On January 15, 2014, following on the comment thread to this post, I created an open source Google Doc spreadsheet called the Ph.D. Debt Survey, and put it up on the Professor Is In Facebook and Twitter feeds. It almost instantly went viral, aided and abetted by coverage by Rebecca Schulman on Slate, a story in the Atlantic, and coverage in the Chronicle of Higher Education. Within two days it had over 1300 entries.
CLICK HERE FOR THE PHD DEBT SURVEY
Update Summer 2021: The survey response form has been reopened to new entries! Please share your story using this form. There are almost 700 entries from 2021 so far. To see 2021 responses, scroll to the Form 1, Form 2, and Form 3 Responses Sheets at bottom (sorry–i’m not adept at Google Sheets and ended up with some duplication of effort)
Here are a few entries from the 2014 survey chosen at random. The columns are undergrad debt, graduater school debt, total debt, field, year of graduation, reason for taking loans, plan for repayment, type of doctoral institutional, and current academic position, yes or no.
Contributors revealed debt accrued during their Ph.D. programs ranging from 0 to over $250,000 (in Religious Studies!). More heartbreaking were the stories. Here is just one, from a grad student in Psychology who owes $225,000:
“I went back to school in my 30’s to complete a BA, MA, and then Ph.D. I paid more for my daughter’s pre-school tuition than I did for my Masters program. So, I took out loans. When I began my Ph.D., I was separated from my husband and had a 5 year-old to care for. Full-day kindergarten cost money, and then just the costs of a home, car, tuition, books, etc. added up. I now am too scared to apply for a home loan because I’m sure I’ll be turned down, since I make in the $50’s and have over $200K in student loan debt. It is overwhelming and I wake often thinking about the fact that my 14 year-old will soon go to college, and I have my own enormous debt. I work in a job where I will hopefully get it wiped away after 10 years, but I fear that won’t happen by then. It’s a HORRIBLE feeling to owe this much. I wish I had never gone back to school.”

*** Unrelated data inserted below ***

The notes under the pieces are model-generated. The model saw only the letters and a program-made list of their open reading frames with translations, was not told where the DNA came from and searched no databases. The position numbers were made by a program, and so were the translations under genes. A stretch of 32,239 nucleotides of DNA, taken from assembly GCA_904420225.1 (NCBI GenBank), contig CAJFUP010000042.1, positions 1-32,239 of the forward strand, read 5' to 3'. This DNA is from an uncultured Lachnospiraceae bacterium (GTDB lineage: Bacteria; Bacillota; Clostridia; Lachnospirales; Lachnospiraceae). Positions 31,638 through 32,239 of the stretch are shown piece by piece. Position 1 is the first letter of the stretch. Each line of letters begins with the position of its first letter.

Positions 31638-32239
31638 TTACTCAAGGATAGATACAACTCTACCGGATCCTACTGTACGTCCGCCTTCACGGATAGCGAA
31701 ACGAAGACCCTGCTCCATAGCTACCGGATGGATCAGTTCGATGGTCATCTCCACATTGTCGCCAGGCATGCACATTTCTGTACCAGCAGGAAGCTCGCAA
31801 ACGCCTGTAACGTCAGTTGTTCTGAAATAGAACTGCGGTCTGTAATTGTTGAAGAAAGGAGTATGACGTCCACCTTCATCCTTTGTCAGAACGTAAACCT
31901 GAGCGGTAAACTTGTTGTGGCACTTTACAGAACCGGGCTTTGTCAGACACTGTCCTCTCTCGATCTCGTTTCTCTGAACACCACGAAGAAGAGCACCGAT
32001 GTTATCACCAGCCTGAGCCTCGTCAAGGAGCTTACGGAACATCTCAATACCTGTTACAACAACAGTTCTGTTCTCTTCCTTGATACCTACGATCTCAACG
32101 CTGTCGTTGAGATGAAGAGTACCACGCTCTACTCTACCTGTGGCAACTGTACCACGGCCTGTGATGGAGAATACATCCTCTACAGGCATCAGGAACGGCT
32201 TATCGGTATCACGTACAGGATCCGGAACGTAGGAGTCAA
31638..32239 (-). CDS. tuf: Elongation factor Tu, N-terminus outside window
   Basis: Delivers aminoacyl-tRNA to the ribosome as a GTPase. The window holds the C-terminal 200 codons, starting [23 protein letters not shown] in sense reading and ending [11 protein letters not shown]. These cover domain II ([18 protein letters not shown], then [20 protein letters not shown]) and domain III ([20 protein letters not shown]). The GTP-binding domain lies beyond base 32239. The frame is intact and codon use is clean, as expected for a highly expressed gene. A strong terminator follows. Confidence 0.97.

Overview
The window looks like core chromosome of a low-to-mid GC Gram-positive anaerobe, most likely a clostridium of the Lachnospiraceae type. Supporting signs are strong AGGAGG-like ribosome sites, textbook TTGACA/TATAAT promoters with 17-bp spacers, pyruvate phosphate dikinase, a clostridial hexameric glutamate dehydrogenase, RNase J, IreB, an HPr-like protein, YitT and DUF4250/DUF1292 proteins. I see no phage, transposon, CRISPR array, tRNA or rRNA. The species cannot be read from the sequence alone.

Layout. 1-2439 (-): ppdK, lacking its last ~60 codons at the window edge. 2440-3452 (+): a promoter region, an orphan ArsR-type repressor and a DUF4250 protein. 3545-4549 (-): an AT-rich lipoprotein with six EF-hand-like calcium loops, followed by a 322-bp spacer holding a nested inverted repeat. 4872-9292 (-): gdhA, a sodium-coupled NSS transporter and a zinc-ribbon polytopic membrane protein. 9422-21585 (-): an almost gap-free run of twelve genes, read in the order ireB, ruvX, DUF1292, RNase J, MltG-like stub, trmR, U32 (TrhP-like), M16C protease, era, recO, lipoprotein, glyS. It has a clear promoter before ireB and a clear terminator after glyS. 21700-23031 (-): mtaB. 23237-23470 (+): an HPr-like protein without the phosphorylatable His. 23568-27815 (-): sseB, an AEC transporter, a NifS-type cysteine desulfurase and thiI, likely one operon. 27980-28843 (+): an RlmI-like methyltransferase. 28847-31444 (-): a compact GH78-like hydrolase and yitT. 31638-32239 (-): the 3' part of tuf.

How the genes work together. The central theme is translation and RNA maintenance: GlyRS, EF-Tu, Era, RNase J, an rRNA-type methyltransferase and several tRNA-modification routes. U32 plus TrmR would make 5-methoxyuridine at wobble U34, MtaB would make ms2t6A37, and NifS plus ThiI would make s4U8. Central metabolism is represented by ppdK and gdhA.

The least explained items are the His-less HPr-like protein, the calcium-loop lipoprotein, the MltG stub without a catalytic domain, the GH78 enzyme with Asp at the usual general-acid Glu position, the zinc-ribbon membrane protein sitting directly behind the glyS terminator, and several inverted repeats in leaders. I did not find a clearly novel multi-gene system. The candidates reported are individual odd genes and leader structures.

Ph.D. debt is, as the Atlantic wrote, “the dirty little secret of the ivory tower.”
I have done some rudimentary analysis on your google docs spreadsheet, which I have linked to here. I found of the 3022 current records (as of 25 November 2015, 7:18 AM), that I define 2917 records as valid: the record has a total current debt that is not none, and a field of study that isn’t blank or stated as unknown. Of these 2917 entries:
- 411 are in STEM fields.
- 2506 are in non-STEM fields.
I have identified the list of 86 fields in the 2917 records that are STEM, in the attached file “stem.txt.” I have identified a list of 250 fields in the 2917 records that are non-STEM, in the attached file “non-stem.txt” I have not done especially thorough systematics to determine how accurate was my classification.
In any case, I have summarized the statistics:
- for the 411 graduate degree holders in STEM fields in your survey:
- 205 / 411 (49.9%) have no current debt.
- The median debt is $300.
- The mean debt is $22188.
- The maximum debt is $186000.
For the 2506 graduate degree holders in non-STEM fields in your survey:
- 580 / 2506 (23.1%) have no current debt.
- The median debt is $40000.
- The mean debt is $55548.
- The maximum debt is $425000.
I also have distributions of debts for STEM and non STEM degree holders.
For another crowd-source project on the real rate of pay for adjuncts (the flip side of this toxic debt coin), please see the Adjunct Project. It was initiated by Josh Boldt, and is now hosted on the Chronicle website.